Liposuction is regarded as a cosmetic surgical procedure so in almost all cases liposuction surgery is not covered by insurance. Lipoplasty or more popularly known as liposuction is the removal of fat deposits in certain areas of a person’s body. The presence of fat deposits in certain areas of a person’s body is not regarded as a health risk and liposuction is done not so to protect or preserve a persons’ health but in almost all instances serve a cosmetic and or aesthetic purpose. Liposuction covered by insurance are only few and far between and in almost all instances involve health risk complications that require liposuction surgery as part of the medical treatment.
Liposuction treatments may vary and some methods or techniques may be used to treat other ailments aside from just removing fat deposits from a persons’ body. Tumescent liposuction for instance can be used for breast reduction since over sized breast can harm a person’s vertebrae or backbone due to the weight imposed on the chest area of a woman. The use of tumescent fluid during liposuction emulsifies fat layers contained in the breast, allowing for easier removal through liposuction, thus reducing the breast size and of course weight, since over size breast and the accompanying weight can lead to complications some insurance will cover or partially reimburse some of the cost. This is an example of liposuction covered by insurance.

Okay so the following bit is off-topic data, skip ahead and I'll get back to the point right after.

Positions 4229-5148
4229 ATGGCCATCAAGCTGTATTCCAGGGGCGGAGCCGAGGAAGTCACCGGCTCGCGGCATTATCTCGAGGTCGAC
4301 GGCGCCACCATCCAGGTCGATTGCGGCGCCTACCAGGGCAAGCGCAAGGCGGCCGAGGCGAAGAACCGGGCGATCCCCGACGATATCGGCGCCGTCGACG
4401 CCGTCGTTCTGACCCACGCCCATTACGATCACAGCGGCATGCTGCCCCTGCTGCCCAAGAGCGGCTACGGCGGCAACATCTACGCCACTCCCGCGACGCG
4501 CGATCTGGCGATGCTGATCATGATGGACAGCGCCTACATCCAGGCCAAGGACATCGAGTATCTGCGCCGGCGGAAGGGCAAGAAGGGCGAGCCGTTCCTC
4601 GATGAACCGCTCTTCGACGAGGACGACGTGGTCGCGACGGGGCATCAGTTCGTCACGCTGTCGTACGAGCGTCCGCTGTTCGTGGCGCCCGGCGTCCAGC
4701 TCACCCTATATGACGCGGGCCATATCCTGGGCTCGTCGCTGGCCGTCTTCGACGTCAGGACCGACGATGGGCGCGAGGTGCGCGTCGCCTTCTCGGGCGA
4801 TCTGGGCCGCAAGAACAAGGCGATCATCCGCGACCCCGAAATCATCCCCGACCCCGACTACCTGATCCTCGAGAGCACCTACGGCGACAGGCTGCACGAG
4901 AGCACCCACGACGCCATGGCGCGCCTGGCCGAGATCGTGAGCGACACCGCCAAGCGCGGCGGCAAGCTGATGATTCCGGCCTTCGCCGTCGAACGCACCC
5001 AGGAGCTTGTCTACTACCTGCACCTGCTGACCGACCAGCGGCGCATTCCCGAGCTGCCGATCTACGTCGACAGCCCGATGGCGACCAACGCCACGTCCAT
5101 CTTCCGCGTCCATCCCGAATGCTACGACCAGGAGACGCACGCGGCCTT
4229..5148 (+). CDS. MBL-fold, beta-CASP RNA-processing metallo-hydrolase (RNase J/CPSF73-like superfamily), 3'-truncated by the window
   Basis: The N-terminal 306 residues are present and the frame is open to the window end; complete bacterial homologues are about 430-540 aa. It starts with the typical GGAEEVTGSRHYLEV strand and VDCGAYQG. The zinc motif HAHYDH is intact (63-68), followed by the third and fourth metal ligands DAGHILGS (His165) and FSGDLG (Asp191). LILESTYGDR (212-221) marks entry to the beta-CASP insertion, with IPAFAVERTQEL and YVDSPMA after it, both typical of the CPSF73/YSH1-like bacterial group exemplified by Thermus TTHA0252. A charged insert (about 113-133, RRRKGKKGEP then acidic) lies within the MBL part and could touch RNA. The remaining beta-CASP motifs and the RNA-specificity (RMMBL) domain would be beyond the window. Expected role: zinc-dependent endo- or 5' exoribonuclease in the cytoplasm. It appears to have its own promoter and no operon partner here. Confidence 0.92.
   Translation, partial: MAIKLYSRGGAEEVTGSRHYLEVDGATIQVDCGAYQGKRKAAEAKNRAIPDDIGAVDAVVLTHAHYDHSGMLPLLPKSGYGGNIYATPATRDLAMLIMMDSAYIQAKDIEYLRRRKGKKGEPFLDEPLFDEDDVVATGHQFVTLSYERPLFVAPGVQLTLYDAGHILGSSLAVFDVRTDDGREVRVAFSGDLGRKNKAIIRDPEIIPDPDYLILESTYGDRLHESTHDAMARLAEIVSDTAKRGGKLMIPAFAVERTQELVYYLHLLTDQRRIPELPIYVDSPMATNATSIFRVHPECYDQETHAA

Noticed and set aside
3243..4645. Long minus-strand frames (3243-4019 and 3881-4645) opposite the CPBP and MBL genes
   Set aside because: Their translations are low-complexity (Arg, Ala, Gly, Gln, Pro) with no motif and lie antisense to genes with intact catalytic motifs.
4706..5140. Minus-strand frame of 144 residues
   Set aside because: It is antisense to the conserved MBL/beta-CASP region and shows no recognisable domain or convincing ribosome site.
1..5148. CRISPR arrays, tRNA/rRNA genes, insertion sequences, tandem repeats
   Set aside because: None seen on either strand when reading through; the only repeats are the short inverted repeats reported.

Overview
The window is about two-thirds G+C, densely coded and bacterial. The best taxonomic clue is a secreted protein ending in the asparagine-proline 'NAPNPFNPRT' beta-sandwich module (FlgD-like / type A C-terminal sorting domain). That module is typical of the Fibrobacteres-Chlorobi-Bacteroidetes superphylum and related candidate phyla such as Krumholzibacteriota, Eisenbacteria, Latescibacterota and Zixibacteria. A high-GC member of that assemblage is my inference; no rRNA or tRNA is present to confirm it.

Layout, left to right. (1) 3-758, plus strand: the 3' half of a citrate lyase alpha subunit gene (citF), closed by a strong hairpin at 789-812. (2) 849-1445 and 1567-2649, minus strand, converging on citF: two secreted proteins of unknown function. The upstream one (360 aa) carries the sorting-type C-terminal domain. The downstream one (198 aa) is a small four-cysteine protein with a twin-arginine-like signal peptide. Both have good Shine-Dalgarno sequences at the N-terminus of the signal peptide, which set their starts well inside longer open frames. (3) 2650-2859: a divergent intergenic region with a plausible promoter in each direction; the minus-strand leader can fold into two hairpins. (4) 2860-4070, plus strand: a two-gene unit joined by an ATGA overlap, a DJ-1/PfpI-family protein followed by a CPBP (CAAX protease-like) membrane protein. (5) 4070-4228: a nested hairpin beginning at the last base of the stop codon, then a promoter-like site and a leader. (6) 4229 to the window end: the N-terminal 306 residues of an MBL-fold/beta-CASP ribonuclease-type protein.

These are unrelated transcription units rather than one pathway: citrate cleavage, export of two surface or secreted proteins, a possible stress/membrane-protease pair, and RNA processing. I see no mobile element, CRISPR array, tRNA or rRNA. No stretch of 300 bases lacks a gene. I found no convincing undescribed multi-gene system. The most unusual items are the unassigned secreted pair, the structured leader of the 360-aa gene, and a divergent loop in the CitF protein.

Liposuction also has its inherent risk, with a cosmetic surgical procedure presenting definite health risk to anyone choosing to undergo the procedure. Risk like seromas, hematomas and blood clots that could lead to further more serious complications have to be thoroughly considered and studied by prospective liposuction patients. Furthermore, botched liposuction treatments are also common leading to revision liposuction and corrective surgery.
Liposuction covered by insurance sometimes also include the treatment of small fatty tumors just underneath an individual’s skin called subcutaneous lipomas, this liposuction procedure is also for the treatment of a medical condition that may threaten a persons’ over health but also addresses certain cosmetic features since lipomas are generally nasty looking growths on the surface and subcutaneous areas of the skin. Liposuction covered by insurance must be liposuction surgeries that are required to serve a medicinal and or therapeutic purpose and not so much so the aesthetic side of what liposuction surgery can deliver to a prospective patient. Liposuction actually started out as a medical surgical procedure but was overtaken by the cosmetic application in almost all aspects; the continued development of the procedure itself in terms of technique and approach is focused on delivering beautiful, curvaceous bodies to its captured market, the plastic surgeon and his, her clients.